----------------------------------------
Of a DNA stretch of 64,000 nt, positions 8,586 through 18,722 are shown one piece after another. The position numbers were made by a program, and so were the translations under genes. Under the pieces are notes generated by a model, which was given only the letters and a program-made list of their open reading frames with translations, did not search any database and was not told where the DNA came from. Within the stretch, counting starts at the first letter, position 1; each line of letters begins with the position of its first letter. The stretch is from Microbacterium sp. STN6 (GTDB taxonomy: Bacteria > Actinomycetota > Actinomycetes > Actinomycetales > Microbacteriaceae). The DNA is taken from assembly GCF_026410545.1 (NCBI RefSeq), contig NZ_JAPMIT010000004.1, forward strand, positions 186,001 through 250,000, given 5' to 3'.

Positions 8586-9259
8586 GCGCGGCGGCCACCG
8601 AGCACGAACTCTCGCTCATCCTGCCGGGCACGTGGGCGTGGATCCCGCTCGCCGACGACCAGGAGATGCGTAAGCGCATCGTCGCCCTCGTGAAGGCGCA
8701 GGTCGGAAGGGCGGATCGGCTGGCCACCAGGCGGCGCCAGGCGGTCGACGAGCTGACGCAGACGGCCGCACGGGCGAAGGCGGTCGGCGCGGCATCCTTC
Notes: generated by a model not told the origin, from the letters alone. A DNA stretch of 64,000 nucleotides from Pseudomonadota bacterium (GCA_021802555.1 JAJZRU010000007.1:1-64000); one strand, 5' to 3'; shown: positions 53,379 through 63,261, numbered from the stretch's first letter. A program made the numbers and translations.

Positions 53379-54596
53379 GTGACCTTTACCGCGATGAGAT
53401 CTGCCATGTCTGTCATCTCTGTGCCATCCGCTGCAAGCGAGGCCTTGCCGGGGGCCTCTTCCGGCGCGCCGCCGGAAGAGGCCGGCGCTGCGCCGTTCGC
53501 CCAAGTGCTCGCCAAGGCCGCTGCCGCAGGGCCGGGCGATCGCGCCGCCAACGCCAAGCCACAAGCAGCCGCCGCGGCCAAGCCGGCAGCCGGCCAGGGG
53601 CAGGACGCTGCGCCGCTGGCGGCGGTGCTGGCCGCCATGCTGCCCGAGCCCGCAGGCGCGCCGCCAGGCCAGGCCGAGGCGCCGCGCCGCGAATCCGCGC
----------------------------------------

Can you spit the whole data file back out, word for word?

Of a DNA stretch of 64,000 nt, positions 8,586 through 18,722 are shown one piece after another. The position numbers were made by a program, and so were the translations under genes. Under the pieces are notes generated by a model, which was given only the letters and a program-made list of their open reading frames with translations, did not search any database and was not told where the DNA came from. Within the stretch, counting starts at the first letter, position 1; each line of letters begins with the position of its first letter. The stretch is from Microbacterium sp. STN6 (GTDB taxonomy: Bacteria > Actinomycetota > Actinomycetes > Actinomycetales > Microbacteriaceae). The DNA is taken from assembly GCF_026410545.1 (NCBI RefSeq), contig NZ_JAPMIT010000004.1, forward strand, positions 186,001 through 250,000, given 5' to 3'.

Positions 8586-9259
8586 GCGCGGCGGCCACCG
8601 AGCACGAACTCTCGCTCATCCTGCCGGGCACGTGGGCGTGGATCCCGCTCGCCGACGACCAGGAGATGCGTAAGCGCATCGTCGCCCTCGTGAAGGCGCA
8701 GGTCGGAAGGGCGGATCGGCTGGCCACCAGGCGGCGCCAGGCGGTCGACGAGCTGACGCAGACGGCCGCACGGGCGAAGGCGGTCGGCGCGGCATCCTTC
Notes: generated by a model not told the origin, from the letters alone. A DNA stretch of 64,000 nucleotides from Pseudomonadota bacterium (GCA_021802555.1 JAJZRU010000007.1:1-64000); one strand, 5' to 3'; shown: positions 53,379 through 63,261, numbered from the stretch's first letter. A program made the numbers and translations.

Positions 53379-54596
53379 GTGACCTTTACCGCGATGAGAT
53401 CTGCCATGTCTGTCATCTCTGTGCCATCCGCTGCAAGCGAGGCCTTGCCGGGGGCCTCTTCCGGCGCGCCGCCGGAAGAGGCCGGCGCTGCGCCGTTCGC
53501 CCAAGTGCTCGCCAAGGCCGCTGCCGCAGGGCCGGGCGATCGCGCCGCCAACGCCAAGCCACAAGCAGCCGCCGCGGCCAAGCCGGCAGCCGGCCAGGGG
53601 CAGGACGCTGCGCCGCTGGCGGCGGTGCTGGCCGCCATGCTGCCCGAGCCCGCAGGCGCGCCGCCAGGCCAGGCCGAGGCGCCGCGCCGCGAATCCGCGC